Michel Foucault states that “the ancient right to take life or let live was replaced by a power to foster life or disallow it to the point of death.” (1990, p.138) Foucault’s analysis of modern forms of power over individuals can be clearly observed in a discussion to which I’ll engage regarding two individuals: Mehmet Aurelio and Festus Okey.

Marco Aurelio Brito dos Prezeres was born in Brazil, 1977. Beginning with 2001, as a footballer he played for Trabzonspor and Fenerbahçe football clubs for seven years. After five years of residing in Turkey, he applied for a Turkish citizenship and it was granted in July 2006. His application was encouraged by Turkish Football Association and Ministry of Sports because he was a gifted player and the coach of the Turkish national team Fatih Terim wished to make use of his abilities for the upcoming international competitions. Although he changed his name from Marco to “Mehmet”, some of the football commentators insisted on calling him Marco. Nevertheless, they appreciated his contributions to the national team because he was the best football player in the whole team.1
At 20th of August 2007, a Nigerian refugee, who migrated to Turkey to become a football player,2 was killed by a police officer under custody in Beyoğlu Police Station. According to the police report, it was an accident.3 It is speculated that the camera in the detention room was not at work during the incident.4 His deceased body was sent to Nigeria after 66 days.5 The police officer Cengiz Yıldız, who shot Okey in the neck, is still on trial. The last trial is postponed to 9th July 2009 because the identification of Okey wasn’t still accomplished according to the Court of Justice.6 Several non-governmental organizations such as Çağdaş Hukukçular Derneği and Helsinki Yurttaşlar Derneği protested the negligence in his death.7 The controversy gained respectable recognition in the Turkish media. However, since two years passed and nothing was resolved, most people lost interest.
In the meantime, Aurelio controversy was over. Everyone accepted his new belonging as a Turkish citizen. In summer 2008, Aurelio left Turkey and signed a new contract for Spanish football team, Real Betis. At that moment, Festus Okey was already dead. Not only that he was earning nothing, but he was not even “identified”. Hence the crime wasn’t even resolved.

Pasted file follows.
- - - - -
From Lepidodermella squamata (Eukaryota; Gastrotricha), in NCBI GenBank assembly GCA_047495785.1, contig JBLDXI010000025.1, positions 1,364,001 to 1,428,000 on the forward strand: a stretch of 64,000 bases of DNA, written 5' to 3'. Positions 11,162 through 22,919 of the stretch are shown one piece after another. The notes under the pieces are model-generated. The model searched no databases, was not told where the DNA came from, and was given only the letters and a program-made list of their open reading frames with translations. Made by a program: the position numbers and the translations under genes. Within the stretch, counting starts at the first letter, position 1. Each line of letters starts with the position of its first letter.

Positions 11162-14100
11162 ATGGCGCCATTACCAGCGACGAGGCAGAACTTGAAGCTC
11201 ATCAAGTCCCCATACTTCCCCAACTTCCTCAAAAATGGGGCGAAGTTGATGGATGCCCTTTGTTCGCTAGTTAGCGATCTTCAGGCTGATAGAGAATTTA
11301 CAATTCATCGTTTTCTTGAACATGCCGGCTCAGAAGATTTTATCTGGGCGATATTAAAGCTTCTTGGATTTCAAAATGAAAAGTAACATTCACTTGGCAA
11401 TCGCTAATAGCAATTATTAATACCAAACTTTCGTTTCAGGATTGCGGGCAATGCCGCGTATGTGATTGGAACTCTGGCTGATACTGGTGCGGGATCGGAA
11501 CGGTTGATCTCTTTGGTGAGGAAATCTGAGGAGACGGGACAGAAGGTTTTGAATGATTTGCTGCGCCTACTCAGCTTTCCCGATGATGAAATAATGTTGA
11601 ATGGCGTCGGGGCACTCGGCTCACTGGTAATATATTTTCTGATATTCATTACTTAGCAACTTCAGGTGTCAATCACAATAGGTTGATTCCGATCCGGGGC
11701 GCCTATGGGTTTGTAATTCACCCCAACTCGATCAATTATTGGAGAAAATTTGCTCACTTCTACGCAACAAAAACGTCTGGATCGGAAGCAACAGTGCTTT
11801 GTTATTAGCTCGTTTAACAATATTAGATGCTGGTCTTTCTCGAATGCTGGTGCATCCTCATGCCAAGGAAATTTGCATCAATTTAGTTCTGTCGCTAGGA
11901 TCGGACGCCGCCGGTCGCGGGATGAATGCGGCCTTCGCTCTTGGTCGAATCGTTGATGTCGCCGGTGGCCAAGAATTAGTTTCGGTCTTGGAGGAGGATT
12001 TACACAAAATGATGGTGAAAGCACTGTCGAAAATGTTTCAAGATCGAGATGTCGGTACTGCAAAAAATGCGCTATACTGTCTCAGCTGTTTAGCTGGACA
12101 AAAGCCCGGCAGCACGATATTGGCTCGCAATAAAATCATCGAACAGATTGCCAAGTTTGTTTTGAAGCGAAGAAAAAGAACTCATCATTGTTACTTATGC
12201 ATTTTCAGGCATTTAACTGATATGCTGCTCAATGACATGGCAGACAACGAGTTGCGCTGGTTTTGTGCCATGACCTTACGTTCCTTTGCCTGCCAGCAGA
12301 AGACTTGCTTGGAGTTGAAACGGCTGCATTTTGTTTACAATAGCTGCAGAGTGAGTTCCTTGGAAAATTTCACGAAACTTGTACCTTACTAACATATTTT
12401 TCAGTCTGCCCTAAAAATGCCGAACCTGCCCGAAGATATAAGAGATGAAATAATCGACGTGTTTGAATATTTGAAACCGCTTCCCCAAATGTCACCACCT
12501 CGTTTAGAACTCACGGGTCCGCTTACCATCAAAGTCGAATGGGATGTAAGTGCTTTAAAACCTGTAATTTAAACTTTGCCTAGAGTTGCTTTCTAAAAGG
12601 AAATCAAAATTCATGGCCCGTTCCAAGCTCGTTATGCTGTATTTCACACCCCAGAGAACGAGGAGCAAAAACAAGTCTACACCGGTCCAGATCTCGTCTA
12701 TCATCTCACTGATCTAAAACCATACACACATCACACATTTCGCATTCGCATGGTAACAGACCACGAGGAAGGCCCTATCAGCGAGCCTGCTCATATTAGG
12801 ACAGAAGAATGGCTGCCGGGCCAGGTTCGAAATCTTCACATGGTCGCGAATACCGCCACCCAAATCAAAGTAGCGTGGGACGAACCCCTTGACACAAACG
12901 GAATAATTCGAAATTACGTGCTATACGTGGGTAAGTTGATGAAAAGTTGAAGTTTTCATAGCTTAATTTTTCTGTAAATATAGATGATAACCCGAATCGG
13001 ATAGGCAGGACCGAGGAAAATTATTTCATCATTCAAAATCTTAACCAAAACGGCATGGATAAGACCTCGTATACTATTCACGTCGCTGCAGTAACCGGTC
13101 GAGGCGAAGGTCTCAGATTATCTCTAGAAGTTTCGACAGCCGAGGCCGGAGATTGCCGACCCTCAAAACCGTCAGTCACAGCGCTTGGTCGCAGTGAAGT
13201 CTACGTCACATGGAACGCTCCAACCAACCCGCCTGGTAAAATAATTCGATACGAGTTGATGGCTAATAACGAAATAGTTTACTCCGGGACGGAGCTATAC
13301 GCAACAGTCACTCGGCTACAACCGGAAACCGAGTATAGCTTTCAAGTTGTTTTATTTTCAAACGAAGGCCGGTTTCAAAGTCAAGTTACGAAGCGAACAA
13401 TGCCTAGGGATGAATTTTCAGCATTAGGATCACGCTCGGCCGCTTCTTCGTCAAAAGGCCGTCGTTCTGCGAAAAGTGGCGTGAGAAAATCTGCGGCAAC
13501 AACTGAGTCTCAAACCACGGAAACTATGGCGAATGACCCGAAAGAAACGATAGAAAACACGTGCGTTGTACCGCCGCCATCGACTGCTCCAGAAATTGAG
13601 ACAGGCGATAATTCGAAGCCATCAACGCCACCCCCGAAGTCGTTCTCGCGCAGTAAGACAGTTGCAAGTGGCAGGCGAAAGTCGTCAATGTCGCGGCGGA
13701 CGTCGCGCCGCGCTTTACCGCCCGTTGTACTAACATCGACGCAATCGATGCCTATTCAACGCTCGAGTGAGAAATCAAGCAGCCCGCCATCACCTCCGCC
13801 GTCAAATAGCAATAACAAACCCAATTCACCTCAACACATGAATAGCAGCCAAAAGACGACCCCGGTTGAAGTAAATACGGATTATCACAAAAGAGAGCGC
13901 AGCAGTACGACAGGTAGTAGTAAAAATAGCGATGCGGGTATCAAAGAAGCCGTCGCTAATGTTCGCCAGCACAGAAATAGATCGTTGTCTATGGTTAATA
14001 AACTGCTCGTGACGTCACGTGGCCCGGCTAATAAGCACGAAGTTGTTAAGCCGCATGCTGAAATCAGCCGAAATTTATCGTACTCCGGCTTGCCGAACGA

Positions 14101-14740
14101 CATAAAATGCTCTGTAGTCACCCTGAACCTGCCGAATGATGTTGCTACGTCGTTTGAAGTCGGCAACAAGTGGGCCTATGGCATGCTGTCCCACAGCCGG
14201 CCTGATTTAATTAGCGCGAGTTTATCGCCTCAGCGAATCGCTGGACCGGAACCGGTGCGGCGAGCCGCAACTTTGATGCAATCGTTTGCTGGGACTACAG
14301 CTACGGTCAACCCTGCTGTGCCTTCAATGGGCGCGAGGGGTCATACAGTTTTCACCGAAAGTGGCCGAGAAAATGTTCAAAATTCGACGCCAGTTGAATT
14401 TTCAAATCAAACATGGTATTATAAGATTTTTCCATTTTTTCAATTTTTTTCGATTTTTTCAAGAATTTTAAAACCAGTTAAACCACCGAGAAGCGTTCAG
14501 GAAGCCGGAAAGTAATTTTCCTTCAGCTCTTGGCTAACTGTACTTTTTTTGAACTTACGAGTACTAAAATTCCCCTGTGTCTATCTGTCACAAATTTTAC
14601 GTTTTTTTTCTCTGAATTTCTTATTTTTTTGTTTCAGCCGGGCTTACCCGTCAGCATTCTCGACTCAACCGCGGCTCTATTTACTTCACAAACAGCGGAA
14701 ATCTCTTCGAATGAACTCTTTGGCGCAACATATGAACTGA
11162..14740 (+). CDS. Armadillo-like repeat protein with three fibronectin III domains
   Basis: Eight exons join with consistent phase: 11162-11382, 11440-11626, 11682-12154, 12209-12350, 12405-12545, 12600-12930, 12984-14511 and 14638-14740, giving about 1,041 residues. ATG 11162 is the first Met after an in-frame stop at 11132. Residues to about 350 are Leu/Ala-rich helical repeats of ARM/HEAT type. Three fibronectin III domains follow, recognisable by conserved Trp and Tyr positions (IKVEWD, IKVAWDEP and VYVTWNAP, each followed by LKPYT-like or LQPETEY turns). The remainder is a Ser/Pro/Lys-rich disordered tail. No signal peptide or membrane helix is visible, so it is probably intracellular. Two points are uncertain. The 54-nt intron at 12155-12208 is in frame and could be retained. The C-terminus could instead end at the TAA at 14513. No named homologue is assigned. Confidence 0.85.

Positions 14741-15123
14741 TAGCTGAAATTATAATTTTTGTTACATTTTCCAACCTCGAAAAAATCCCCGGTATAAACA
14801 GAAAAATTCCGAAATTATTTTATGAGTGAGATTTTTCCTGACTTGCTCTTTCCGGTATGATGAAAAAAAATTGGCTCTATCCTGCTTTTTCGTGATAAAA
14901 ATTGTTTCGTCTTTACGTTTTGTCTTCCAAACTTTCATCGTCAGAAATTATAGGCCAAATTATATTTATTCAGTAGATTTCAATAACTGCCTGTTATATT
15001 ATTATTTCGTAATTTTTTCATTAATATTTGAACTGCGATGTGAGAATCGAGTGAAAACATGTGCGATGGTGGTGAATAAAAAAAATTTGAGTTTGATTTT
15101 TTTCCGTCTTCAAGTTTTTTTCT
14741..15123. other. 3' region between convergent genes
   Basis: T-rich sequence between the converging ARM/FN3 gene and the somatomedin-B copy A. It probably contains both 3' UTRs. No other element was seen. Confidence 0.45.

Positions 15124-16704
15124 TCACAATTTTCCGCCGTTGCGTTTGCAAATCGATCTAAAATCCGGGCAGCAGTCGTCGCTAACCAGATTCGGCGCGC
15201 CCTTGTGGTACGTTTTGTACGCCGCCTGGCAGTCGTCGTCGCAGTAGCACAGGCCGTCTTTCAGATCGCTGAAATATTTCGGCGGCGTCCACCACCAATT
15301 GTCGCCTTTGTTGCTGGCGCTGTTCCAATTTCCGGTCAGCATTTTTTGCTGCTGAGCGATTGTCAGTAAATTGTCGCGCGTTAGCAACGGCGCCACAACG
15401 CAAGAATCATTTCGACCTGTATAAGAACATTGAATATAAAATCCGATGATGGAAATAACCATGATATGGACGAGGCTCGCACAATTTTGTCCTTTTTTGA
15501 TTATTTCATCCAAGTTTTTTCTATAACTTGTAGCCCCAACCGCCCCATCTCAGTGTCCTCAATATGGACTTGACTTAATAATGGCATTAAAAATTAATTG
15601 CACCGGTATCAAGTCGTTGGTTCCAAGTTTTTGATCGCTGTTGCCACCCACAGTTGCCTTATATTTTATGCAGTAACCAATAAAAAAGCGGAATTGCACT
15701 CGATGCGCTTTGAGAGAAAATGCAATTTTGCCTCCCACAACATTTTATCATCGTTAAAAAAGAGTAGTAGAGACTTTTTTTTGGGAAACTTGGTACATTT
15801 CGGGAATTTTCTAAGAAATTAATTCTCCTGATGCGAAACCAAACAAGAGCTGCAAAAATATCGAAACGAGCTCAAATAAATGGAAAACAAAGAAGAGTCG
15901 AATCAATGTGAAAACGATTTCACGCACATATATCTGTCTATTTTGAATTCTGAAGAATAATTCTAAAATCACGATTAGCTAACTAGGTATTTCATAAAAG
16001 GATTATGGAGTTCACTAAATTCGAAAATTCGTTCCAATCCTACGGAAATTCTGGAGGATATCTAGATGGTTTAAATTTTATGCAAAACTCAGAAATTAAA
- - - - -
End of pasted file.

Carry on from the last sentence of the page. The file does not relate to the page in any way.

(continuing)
When Aurelio scored his first goal in Turkish National Football Team, Emre Aköz commented as follows: “Yes, he’s a Brazilian-born, his name is Aurelio and he’s a Christian. He has no familiarity to the Turkish history. His racial orientation isn’t similar to ours. He even doesn’t speak Turkish well. But he is “our” citizen. We run after “our” ambitions together.”8 Aköz’s comment is striking in the way that he announces a Turkish citizen as “our” citizen, as if we -the “real” Turkish citizens who share the same history and race- were in possession of Aurelio. In order for a citizen to become our citizen, s/he has to perform some actions which would be a proof for his/her loyalty. In this respect, Silverstein argues that “citizenship should less be understood as a set of enacted formal criteria of group membership than as a repetitive, surveilled performance of national belonging.” (2008, p.25) Furthermore, according to Silverstein, in order for a “foreigner” to achieve a citizenship in host country, that foreigner was verbally obliged to engage in a linguistic performance (p. 28). In an interview with Aurelio in Zaman newspaper, Aurelio says that “in my first years in Trabzon, the only sentence I’ve learned was “the holiest of the Turks is Ataturk.”” 9 This statement, which excites many people who identify themselves as the “we-real citizens as depicted in Aköz’s article, is the kind of an utterance that is expected from Aurelio to perform. Not only this statement reveals that Aurelio is performing his citizenship but it is also related to what Ong interprets as “citizenship as subjectification.” (1996, p.737-738) Ong examines Rosaldo’s definition of “cultural citizenship” in two interconnected notions: Subjectification and cultural performance, to which the state and the subjects both participate. (p.750) I suggest that in Aurelio case, Ong’s distinction between desirable and undesirable migrants, (p. 741) is the result of neither the racial nor cultural identity of Aurelio but his material and economic status that determine the ways in which his belonging to Turkish society as a citizen is perceived. In this respect, Calavita claims that “race, .. is not socially constructed; it is more precisely economically and materially constructed.” (2005, p.414) As a prosperous migrant worker in the society, Aurelio isn’t a “stranger”, whose status is defined by “lack of standing as unencumbered consumers in the global marketplace.” (p. 417) Aurelio’s contribution to his club, Fenerbahçe’s success in several competitions enriched the club financially. Eventually, Aurelio was a “desirable” migrant, whose desirability later was complemented and further rewarded with the Turkish citizenship. On the other hand Aurelio continued to perform his citizenship by utterance in the way that he was expected to do; in other words, in the way that he was subjectified: In an interview, he announced that “from now on, I’ll be proud to go on living as a Turkish individual. My name will be Mehmet not only in Turkey but also in Brazil. This wasn’t mandatory. But I wanted it to be this way.”10